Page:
Many times I tell my clients that it’s not the things that actually happen to us that upset us; it’s what we tell ourselves about those events.  I often use the following diagram developed by Dr. Albert Ellis to help folks get a visual of what is happening in their thought life.


A” stands for the actual event, what really happened.  Let’s say you hear about a party or some other event and you are not invited.  “B” is your belief, what you tell yourself.  You might think, “Everyone is invited except me.  There is something wrong with me.  No one cares about me.”  “C” is the consequence of those thoughts.  You can imagine how that way of thinking  would make you feel: depressed, unloved, and ashamed.  Here is how that looks in diagram form:

A” Actual event = uninvited > “B” Belief = I am unlovable > “C” Consequence = depression

You can use this diagram with almost any event and feeling.  My favorite to use is a common event, that I confess, happens to me sometimes:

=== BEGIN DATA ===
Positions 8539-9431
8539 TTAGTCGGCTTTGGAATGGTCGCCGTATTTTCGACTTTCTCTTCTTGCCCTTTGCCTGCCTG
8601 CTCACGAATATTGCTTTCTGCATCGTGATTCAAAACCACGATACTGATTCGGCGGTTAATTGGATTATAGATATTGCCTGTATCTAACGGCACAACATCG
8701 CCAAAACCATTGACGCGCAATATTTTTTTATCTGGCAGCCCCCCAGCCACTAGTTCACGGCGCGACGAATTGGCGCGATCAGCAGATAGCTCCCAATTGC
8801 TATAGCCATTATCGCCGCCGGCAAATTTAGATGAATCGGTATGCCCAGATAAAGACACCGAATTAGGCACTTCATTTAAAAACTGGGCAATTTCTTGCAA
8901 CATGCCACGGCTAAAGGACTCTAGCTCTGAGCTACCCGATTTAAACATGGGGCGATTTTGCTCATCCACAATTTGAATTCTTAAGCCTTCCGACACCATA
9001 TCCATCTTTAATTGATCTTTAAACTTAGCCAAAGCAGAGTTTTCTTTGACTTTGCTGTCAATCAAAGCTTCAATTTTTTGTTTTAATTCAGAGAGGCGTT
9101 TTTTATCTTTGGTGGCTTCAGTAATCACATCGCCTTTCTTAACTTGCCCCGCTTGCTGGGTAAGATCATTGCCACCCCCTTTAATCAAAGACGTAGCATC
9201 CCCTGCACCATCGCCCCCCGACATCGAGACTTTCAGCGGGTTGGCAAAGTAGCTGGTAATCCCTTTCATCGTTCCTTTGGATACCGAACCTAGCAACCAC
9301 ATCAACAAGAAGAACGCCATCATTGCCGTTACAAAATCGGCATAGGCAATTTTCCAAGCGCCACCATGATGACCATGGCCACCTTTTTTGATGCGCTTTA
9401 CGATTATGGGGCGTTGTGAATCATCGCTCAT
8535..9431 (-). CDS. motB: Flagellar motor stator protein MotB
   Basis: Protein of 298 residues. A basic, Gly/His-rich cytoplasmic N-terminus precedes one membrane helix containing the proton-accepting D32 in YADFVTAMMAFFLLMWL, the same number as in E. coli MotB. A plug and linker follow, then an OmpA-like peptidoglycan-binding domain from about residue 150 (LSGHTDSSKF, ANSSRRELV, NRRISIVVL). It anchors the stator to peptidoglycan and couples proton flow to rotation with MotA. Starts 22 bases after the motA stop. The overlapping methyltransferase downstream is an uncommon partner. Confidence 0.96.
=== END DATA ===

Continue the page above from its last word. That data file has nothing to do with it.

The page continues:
A” = Someone pulls in front of me in traffic. > “B” = “That jerk just cut me off!” > “C” = anger

I am letting my thoughts control my feelings.   The result is a bad mood that might last even after I get out of traffic.  I have learned to push the rewind button and ask myself what the truth is in the situation.

A”  = Someone pulls in front of me in traffic. > “B” = “He is just trying to get somewhere, same as me.  He is not doing it to me.  I am not even on his radar.” > “C” = I have forgotten about it by the time I get to the next stoplight.  Feeling calm.

This is an example of the cognitive therapy that I do with clients.  I help them see their situation in a different perspective.  There is a wonderful book that I highly recommend called, Telling Yourself the Truth.  Your wrong thinking may be making you unhappy.  Give the A>B>C method a try.

Author: Fran Carona, Ph.D.

I am a wife, mother, grandmother, and licensed clinical psychologist.

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